Former Singer For BOBBY BLOTZER's RATT Says Drummer Is 'Full Of S**t'

August 9, 2018

Former QUIET RIOT and ADLER'S APPETITE frontman Seann Nicols (a.k.a. Sheldon Tarsha) spoke to "The Classic Metal Show" about his experience of singing for Bobby Blotzer's version of RATT for one show in March 2017 at the Prairie Knights Casino & Resort in Fort Yates, North Dakota. "It was easy," Seann said (hear audio below). "There was no contract to sign. I literally just packed my bags and [went] on a fun trip with a bunch of great musicians and [got] to do something really fun, singing songs that I love. So it was easy for me. And I didn't see it as putting me back at all — I looked at it as a good experience, a fun way to spend my time and expand my horizons. Now, obviously, [laughs] the deeper I got into the situation, I started seeing some serious warning signs, and Bobby is not above board — period. He's not. He's full of shit. He's full of shit — let's just face the reality here."

Referring to the fact that Blotzer has been embroiled in a legal battle with the other members of the classic RATT lineup over the rights to the band's name, Nicols continued: "I'm looking at legal documentation that [Bobby is] sending me over — all these legal documents. He's, like, 'Dude, this is real. I own the [RATT] trademark. This is my band. These guys walked away from it. They dropped the ball.' He goes, 'I took the band as a business and I built it back up to generate a lot of money. I pay my guys well.' And that's one thing I'll say about Bobby — he definitely paid me, and he paid me double what Frankie [Banali, QUIET RIOT drummer] paid me. So thumbs up for that — that was cool. He definitely treats his musicians well on a business level, but on a personal level, the guy's all over the place. I can't get along with him; he's weird. He's accused me of not being a good friend and talking all weird. It's just too much drama, dude. So I realized it wasn't gonna work on a personal level with him either."

Despite the fact that he is unlikely to play with Bobby in a band situation again, Seann said that he doesn't bear any ill will toward the RATT drummer. "As crazy as he is, he is a part of an old era," Nicols said. "And the way that he acts makes sense for where he came from and what he's been through. So I don't wish him anything negative. I think he is an important part of music history, and he was a part of bringing so many songs that me and so many other people around the world love. And I have to love him for that. But working with him and getting along with him at this point in time, it's not good for me."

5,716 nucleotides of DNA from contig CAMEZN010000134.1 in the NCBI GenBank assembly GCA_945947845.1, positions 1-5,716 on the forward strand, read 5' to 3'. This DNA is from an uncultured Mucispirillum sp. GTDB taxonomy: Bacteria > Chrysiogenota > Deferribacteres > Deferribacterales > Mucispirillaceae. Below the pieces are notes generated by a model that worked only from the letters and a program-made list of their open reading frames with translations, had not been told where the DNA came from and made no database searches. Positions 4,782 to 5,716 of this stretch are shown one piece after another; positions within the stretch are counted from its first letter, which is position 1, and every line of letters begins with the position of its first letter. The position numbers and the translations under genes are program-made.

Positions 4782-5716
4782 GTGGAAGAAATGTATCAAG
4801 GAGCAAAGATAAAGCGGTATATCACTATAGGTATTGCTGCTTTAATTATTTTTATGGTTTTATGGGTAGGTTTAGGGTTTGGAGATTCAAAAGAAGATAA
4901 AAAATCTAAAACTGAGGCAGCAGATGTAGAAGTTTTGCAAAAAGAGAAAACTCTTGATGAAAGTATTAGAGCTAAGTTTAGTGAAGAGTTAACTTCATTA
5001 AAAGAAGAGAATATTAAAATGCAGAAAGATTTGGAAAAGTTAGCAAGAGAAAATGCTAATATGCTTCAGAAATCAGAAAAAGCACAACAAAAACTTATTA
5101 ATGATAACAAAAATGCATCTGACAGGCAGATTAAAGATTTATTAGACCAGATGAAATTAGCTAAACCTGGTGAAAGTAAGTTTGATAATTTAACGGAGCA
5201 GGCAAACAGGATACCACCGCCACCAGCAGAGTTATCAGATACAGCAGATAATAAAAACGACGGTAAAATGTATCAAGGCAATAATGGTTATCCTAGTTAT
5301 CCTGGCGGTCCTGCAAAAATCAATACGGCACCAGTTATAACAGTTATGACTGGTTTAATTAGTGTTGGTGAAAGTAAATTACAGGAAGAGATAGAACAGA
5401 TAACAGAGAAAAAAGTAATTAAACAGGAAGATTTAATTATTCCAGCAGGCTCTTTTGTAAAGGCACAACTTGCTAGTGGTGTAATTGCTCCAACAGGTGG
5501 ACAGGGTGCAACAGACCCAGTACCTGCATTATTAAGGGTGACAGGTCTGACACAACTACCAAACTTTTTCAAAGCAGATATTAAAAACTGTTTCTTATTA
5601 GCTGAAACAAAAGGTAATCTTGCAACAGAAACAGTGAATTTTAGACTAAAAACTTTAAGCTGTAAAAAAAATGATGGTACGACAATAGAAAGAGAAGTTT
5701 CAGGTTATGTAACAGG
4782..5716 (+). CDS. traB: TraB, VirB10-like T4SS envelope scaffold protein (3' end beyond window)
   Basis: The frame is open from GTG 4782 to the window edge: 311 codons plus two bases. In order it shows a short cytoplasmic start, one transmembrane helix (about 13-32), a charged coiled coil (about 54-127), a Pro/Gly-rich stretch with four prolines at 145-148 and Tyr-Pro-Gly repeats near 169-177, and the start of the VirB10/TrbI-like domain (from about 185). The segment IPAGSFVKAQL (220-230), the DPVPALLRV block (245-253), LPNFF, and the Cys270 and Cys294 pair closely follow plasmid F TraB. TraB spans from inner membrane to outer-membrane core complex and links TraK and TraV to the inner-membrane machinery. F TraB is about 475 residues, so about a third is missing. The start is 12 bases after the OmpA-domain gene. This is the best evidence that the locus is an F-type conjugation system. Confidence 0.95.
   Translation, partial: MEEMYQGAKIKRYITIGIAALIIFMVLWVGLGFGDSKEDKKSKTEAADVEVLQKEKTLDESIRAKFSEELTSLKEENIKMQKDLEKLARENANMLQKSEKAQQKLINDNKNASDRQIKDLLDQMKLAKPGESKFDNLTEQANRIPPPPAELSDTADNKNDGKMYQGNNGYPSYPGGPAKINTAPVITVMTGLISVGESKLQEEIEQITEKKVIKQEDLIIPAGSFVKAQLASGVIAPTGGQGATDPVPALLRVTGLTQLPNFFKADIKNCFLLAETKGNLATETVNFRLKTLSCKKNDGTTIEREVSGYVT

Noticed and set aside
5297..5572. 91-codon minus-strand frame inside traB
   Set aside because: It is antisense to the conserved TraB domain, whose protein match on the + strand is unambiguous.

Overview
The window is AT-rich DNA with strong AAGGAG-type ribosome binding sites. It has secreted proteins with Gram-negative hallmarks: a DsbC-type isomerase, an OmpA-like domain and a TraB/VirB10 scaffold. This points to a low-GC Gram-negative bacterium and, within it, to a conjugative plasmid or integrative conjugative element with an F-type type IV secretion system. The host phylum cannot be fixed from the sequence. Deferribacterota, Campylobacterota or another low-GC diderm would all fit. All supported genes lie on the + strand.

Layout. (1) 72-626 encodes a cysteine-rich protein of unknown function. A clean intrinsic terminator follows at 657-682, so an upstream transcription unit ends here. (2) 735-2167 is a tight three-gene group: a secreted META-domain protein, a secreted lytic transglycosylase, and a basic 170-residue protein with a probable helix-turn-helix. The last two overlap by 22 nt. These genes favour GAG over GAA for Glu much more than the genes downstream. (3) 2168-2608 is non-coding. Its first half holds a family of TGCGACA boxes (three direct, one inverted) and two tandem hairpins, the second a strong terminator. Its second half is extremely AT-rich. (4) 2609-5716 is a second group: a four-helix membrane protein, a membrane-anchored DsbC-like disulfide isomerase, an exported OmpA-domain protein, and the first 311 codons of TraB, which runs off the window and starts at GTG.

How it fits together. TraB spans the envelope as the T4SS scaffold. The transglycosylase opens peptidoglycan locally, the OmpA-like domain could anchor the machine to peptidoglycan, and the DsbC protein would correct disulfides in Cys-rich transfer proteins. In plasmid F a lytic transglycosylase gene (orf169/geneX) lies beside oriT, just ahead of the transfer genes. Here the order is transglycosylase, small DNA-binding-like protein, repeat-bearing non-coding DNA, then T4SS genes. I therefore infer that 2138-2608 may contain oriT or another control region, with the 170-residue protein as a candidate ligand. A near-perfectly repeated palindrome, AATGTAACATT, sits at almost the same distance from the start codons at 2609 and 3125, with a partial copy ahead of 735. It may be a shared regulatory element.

Nicols joined Blotzer's RATT as the replacement for Joshua Alan, who quit the band in January 2017, explaining that he would be working and focusing on his original music.

The rest of the most recent lineup of Blotzer's RATT included guitarists Mitch Perry (TALAS, HEAVEN, STEELER, MSG, LITA FORD) and Stacey Blades (L.A. GUNS) and bassist Brad Lang (Y&T).

Starting in late 2015, Blotzer played a number of shows under the name RATT with a lineup in which he was the sole member from the band's '80s heyday. He pitted himself against bassist Juan Croucier, founding singer Stephen Pearcy and guitarist Warren DeMartini, who reunited in October 2016 for a surprise performance on a Monsters Of Rock cruise played a number of shows as RATT in 2017.

Pearcy and Croucier are the sole remaining original members in RATT's current lineup, which made its live debut on July 7 in Mulvane, Kansas. Joining them in the band are drummer Pete Holmes (BLACK 'N BLUE, RATT'S JUAN CROUCIER) and guitarists Jordan Ziff (RAZER) and Chris Sanders (BRITNY FOX, KNIGHT FURY).

Nicols is currently a member of WESTFIELD MASSACRE, which just released the official Ron Underwood-directed music video for its new single, "Famine". The track is taken from the band's forthcoming full-length album.

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